• Paul, I completely agree with you. It can be extremely frustrating, but all we can do is accept the people around us. We don’t have to like it, but we can’t change it. Thanks for your service bud, til Valhalla.

  2. Most of these points sound like good guidelines for everyday life as well as prepping. Thank you for a comprehensive article well written.

    • Linda,
      Thank you for your feedback. It’s always nice to hear that my readers enjoy my articles. If you have questions about anything, please feel free to ask.

  3. Good article and no debate here, for I was once an infantry man too. However, the military does not train you for one important thing, or several. After teotwawki, no one gets paid, no one gets a medal, no one can mark a date on a calendar and get their freedom flight back to the good ole US of A. There will come a time when the money will be gone, the flags will not be seen, and all that is for certain is the unknown never ends. Good luck to all of you. PS: Here in Texas, Harvey is gone, and people are back to normal, which is bitching and complaining about the most trivial, and no concern whatsoever about the future. thanks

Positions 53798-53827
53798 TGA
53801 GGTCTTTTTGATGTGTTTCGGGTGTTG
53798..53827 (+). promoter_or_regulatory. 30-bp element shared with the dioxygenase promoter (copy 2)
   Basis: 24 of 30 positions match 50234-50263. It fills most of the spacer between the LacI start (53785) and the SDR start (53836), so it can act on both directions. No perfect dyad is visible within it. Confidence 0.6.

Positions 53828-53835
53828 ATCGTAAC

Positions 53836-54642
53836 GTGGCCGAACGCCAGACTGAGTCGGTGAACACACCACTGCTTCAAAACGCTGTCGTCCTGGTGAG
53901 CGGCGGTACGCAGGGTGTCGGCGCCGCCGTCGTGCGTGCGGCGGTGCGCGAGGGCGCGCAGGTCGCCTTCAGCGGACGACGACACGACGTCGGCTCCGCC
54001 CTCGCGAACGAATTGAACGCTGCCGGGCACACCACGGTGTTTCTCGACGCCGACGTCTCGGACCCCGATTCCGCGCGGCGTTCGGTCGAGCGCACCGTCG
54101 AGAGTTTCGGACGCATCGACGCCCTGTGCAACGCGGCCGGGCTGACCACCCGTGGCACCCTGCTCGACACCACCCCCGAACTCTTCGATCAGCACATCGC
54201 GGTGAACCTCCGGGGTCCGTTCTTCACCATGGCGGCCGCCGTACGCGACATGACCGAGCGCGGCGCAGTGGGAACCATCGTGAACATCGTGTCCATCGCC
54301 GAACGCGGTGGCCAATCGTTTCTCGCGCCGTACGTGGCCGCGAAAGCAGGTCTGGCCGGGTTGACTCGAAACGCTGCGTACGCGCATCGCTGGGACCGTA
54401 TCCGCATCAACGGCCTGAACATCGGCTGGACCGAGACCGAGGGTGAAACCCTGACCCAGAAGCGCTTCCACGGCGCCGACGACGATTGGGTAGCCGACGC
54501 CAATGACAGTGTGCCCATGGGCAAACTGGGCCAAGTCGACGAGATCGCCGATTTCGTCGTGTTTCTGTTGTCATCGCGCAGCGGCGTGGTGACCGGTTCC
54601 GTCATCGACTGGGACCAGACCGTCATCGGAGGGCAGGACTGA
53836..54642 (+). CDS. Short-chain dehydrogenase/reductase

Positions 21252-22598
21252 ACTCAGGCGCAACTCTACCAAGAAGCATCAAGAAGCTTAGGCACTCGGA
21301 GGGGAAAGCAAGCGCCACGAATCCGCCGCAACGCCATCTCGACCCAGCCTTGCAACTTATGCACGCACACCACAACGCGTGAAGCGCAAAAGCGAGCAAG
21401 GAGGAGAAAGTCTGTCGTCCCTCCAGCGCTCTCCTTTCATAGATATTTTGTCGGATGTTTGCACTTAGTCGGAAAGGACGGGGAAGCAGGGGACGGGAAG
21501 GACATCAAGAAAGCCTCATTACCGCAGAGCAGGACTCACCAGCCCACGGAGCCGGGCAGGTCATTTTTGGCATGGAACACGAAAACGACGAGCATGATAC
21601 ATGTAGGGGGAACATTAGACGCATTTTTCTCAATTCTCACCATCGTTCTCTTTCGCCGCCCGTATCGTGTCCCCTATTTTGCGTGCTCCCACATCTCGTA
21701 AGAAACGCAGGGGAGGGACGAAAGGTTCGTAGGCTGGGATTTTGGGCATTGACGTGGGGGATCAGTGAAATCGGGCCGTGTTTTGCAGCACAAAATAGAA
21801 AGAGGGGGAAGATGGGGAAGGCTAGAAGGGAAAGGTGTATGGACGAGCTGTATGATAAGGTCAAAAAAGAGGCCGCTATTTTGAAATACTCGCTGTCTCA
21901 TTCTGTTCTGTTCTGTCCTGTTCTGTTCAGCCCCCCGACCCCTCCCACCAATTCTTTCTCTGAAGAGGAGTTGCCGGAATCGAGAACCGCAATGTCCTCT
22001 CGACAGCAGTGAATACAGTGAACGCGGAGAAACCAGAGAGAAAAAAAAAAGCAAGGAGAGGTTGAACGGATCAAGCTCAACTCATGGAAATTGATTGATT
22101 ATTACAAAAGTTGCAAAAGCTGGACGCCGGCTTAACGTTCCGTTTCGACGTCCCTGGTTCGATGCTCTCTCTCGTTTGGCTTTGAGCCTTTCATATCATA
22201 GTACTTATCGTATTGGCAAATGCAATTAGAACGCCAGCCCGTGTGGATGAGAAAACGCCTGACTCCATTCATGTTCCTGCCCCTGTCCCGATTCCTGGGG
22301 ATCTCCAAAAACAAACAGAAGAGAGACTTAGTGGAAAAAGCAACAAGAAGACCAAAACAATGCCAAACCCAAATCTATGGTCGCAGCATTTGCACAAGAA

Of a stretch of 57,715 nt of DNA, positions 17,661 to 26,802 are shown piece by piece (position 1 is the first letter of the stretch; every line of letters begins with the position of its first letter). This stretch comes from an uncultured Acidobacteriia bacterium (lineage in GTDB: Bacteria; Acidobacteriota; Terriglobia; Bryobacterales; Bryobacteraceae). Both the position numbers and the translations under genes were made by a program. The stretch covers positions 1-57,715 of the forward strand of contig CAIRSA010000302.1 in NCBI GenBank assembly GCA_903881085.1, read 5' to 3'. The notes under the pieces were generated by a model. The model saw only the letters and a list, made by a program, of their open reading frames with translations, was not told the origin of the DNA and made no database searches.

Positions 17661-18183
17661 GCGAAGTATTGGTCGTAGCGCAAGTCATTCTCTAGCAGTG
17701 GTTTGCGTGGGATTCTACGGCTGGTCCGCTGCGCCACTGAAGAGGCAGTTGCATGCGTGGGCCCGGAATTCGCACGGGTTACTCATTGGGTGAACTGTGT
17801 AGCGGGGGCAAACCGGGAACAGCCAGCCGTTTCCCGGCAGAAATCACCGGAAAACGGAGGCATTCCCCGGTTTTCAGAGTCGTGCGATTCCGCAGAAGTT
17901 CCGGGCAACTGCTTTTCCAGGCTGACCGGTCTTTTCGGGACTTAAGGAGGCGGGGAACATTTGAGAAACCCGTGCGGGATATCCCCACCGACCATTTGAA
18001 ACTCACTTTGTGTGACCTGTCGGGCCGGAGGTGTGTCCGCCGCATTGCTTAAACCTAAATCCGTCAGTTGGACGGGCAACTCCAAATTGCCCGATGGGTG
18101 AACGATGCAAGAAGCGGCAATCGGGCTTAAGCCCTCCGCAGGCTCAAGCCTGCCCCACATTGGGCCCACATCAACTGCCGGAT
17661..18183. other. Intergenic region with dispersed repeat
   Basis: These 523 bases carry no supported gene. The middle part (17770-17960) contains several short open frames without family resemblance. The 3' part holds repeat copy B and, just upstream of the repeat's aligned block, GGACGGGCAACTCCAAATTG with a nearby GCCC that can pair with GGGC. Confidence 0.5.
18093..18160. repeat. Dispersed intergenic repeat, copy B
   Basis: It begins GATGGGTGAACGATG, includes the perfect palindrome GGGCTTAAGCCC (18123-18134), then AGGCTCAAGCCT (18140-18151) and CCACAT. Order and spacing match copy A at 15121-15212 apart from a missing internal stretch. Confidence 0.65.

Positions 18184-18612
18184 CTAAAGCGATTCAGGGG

4. AND: Thank you for your service.

  5. Hang in there Reaper, you will make E-9 yet. I’m an old retired E-6 and your info is right on. I would ad only one thing and that is the development of the psychological needs. Some time it may come that you will have to take a life to keep yours. Do a lot of soul searching and preparation for that occurrence, especially if you are not military trained. It is essential.